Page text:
Submesoscale ocean dynamics

A frontal eddy, approximately 30 km across, off the southeast coast of Australia. The eddy is visible at the top of the image as a region of enhanced chlorophyll concentration and submesoscale filaments.

FROM PLANET-SCALE TO PLANKTON-SCALE, submesoscale processes play a critical role in the ocean. This dynamical regime, which incorporates ocean processes on lengthscales of 1-30 km, now lies at the forefront of oceanographic research. Submesoscale fronts act as “lungs” through which heat, carbon, and oxygen are exchanged between the atmosphere and the deep ocean. Kilometer-scale filaments strongly enhance the lateral dispersion of nutrients, fish larvae, and ocean-borne pollutants. And submesoscale vortices modulate the ocean food chain from phytoplankton to top predators.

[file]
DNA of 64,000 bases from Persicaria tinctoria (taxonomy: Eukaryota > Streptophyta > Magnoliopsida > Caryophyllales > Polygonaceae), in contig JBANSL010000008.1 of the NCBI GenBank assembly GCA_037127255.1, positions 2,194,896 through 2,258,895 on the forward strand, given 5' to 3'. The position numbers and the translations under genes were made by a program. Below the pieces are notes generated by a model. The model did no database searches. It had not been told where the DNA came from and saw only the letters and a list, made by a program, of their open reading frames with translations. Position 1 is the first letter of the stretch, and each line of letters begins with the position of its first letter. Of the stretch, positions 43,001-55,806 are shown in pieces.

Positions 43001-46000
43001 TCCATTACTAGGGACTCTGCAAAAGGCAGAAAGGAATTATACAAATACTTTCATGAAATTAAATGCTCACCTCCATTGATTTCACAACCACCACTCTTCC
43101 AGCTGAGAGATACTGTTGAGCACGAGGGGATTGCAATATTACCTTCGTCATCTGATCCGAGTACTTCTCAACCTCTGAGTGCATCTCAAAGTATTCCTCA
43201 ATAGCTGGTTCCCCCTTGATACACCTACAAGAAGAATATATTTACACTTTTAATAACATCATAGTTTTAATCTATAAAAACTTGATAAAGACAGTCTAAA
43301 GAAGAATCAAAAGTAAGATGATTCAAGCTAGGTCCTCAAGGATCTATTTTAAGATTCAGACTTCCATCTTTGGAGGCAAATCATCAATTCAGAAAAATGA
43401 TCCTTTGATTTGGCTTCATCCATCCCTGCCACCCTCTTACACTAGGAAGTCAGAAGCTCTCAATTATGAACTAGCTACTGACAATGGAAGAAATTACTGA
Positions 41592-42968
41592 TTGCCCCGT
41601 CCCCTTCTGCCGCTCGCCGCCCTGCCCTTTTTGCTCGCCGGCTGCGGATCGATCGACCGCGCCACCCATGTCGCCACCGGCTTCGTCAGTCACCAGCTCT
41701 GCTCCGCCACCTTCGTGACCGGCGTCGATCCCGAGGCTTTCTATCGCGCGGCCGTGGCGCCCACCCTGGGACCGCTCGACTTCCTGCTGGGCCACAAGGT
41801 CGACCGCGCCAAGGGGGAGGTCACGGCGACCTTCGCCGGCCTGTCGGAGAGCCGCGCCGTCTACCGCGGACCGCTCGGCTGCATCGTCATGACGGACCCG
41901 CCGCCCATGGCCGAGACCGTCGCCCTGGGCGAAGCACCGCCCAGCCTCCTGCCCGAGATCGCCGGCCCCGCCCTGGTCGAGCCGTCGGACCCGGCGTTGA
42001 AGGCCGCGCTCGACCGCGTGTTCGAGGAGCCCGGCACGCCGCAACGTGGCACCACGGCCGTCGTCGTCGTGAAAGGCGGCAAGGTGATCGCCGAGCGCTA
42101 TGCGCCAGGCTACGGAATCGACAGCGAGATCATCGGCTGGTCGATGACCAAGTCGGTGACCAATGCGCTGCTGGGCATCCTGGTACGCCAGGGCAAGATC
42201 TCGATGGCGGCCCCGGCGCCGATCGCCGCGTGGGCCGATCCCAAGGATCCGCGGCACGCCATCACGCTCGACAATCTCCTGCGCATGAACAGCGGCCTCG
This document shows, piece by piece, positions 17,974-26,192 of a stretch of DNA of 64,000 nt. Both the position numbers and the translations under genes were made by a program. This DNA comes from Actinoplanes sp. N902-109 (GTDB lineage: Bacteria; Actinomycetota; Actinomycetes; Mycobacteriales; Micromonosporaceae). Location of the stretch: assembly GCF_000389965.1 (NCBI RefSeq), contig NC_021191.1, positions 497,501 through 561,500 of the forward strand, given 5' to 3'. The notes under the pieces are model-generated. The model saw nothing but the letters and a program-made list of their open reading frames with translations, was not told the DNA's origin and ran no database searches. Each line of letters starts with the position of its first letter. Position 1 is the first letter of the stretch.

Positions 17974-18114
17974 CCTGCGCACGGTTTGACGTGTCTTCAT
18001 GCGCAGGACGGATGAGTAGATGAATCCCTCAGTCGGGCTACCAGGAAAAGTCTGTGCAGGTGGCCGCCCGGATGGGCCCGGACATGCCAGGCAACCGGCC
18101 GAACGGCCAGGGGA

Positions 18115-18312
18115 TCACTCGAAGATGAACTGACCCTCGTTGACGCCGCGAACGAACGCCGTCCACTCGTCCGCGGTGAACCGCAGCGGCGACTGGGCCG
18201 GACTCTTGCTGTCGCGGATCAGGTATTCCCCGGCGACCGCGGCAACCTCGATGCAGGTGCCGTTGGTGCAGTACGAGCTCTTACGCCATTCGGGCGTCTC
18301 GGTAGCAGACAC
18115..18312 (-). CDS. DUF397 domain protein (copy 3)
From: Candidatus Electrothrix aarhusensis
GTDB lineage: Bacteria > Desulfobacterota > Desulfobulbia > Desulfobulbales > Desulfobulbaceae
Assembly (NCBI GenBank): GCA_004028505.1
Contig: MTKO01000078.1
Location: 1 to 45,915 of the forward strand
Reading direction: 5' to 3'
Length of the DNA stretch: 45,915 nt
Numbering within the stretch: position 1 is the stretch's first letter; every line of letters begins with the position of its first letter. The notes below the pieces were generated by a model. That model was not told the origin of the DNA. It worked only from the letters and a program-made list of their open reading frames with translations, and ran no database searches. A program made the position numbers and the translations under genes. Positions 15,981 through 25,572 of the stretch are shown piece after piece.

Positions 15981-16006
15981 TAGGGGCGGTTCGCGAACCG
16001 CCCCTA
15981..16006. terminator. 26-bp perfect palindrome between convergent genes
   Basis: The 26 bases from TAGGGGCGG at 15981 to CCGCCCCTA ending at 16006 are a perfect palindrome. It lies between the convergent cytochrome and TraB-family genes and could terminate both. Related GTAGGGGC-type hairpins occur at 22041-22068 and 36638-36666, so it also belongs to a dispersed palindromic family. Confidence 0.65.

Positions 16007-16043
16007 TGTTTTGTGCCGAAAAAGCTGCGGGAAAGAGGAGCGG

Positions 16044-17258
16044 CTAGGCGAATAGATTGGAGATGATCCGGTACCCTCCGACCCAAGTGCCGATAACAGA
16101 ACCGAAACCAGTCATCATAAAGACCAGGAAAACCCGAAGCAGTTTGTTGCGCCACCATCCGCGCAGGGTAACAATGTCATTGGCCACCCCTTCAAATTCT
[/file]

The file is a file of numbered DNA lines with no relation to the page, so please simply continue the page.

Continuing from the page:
Using ultra-high-resolution observations from land, sea, and space, we are now beginning to unravel the submesoscale tangle of filaments, fronts and vortices and understand their role in mixing and dispersion in the ocean.

M. Roughan, S.R. Keating, A. Schaeffer, P. Cetina Heredia, D. Griffin, R. Robertson,
C. Rocha, I.M. Suthers (2017).
A tale of two eddies: The bio-physical characteristics of two contrasting cyclonic eddies in the East Australian Current.
Accepted to J. Geophys. Res. doi 10.1002/2016JC012241 link

A. Mantovanelli, S.R. Keating, L.R. Wyatt, M. Roughan and A. Schaeffer (submitted)
Eulerian and Lagrangian characterization of two counter-rotating submesoscale eddies in a western boundary current.